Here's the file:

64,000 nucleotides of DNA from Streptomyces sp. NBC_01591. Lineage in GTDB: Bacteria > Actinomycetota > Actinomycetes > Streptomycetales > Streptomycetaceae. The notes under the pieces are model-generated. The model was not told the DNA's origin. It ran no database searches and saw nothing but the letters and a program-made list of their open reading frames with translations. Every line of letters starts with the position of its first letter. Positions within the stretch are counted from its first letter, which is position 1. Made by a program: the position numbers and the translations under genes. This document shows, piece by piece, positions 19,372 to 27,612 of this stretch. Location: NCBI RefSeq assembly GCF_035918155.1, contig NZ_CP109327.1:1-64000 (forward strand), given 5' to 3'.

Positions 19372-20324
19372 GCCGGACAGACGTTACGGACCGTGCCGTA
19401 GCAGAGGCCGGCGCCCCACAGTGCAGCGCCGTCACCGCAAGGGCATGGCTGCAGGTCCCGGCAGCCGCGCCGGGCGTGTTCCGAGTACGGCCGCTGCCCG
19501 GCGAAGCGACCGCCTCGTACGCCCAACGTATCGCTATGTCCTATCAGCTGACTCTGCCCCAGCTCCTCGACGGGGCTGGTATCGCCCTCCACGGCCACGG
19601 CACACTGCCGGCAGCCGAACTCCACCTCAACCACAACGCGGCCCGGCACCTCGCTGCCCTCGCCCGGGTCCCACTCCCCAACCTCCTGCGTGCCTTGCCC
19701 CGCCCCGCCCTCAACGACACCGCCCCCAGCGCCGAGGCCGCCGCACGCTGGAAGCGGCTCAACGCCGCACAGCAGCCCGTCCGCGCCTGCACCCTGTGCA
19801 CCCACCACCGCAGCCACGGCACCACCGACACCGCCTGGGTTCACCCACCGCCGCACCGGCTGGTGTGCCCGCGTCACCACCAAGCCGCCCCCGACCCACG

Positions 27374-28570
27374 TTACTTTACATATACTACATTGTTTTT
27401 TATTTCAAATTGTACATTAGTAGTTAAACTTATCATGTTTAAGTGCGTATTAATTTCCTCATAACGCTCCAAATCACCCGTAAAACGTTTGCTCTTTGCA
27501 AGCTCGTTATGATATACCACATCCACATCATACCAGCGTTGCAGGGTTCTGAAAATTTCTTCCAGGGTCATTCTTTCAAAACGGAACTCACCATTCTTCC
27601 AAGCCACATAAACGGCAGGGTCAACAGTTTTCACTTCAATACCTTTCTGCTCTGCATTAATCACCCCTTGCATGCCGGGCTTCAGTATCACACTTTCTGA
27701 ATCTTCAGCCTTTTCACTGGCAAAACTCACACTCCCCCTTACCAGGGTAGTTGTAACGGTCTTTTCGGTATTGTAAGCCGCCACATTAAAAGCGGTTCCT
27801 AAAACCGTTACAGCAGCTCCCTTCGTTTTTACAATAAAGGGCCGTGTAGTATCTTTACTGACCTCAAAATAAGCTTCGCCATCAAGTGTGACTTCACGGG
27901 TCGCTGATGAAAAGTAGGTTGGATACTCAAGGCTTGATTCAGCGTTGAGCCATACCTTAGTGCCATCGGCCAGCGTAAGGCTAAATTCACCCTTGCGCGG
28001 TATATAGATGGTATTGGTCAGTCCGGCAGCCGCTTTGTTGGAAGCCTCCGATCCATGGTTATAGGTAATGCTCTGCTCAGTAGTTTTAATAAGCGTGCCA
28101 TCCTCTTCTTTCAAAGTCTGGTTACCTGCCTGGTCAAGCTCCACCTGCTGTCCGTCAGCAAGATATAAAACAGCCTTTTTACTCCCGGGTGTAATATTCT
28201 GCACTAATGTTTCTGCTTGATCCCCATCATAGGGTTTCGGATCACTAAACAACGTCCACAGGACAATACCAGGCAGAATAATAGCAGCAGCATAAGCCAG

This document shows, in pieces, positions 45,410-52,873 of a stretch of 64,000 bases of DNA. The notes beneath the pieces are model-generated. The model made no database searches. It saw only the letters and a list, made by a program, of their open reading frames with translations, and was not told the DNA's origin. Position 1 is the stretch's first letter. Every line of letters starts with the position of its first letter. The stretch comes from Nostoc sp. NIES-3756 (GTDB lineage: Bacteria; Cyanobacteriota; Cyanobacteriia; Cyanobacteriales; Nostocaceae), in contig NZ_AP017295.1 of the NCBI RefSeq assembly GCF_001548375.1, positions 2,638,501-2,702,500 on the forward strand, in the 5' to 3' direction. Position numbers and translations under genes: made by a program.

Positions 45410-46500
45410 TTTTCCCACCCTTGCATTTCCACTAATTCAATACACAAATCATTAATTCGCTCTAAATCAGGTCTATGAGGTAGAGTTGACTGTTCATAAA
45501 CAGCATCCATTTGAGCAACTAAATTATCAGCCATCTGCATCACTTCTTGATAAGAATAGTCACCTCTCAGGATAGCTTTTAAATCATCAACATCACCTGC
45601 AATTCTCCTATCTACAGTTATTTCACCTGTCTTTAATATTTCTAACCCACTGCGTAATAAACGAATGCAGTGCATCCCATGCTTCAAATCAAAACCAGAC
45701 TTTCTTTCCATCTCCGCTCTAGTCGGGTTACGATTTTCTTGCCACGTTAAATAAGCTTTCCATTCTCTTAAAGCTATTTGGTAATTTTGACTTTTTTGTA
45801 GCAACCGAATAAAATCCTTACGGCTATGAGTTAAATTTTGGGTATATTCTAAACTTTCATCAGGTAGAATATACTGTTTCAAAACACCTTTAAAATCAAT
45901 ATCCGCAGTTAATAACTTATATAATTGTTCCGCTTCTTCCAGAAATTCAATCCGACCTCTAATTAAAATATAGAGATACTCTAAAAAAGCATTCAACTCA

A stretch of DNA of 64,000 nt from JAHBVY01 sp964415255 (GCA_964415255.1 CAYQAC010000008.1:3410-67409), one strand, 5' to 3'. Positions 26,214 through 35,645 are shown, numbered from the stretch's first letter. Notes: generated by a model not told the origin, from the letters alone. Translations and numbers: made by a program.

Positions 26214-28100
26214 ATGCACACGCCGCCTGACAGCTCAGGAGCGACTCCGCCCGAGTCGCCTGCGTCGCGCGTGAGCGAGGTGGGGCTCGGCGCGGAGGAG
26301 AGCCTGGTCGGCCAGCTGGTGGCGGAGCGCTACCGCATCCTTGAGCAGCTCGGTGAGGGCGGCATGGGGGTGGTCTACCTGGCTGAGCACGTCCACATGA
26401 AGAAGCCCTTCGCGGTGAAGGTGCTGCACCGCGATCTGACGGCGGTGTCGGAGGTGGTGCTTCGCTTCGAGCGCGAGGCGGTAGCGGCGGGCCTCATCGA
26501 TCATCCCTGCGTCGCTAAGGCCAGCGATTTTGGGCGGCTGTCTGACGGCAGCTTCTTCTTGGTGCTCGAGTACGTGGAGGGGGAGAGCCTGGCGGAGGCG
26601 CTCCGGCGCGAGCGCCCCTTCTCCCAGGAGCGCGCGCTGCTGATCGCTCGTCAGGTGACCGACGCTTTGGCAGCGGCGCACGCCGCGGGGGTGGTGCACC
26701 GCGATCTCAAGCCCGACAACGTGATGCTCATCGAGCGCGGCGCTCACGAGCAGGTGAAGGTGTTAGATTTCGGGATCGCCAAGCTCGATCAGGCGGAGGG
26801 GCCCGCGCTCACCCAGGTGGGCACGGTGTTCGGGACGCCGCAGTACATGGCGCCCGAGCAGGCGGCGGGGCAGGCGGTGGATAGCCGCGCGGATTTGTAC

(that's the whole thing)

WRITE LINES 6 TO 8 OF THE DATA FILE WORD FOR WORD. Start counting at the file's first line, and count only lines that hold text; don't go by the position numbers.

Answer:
19601 CACACTGCCGGCAGCCGAACTCCACCTCAACCACAACGCGGCCCGGCACCTCGCTGCCCTCGCCCGGGTCCCACTCCCCAACCTCCTGCGTGCCTTGCCC
19701 CGCCCCGCCCTCAACGACACCGCCCCCAGCGCCGAGGCCGCCGCACGCTGGAAGCGGCTCAACGCCGCACAGCAGCCCGTCCGCGCCTGCACCCTGTGCA
19801 CCCACCACCGCAGCCACGGCACCACCGACACCGCCTGGGTTCACCCACCGCCGCACCGGCTGGTGTGCCCGCGTCACCACCAAGCCGCCCCCGACCCACG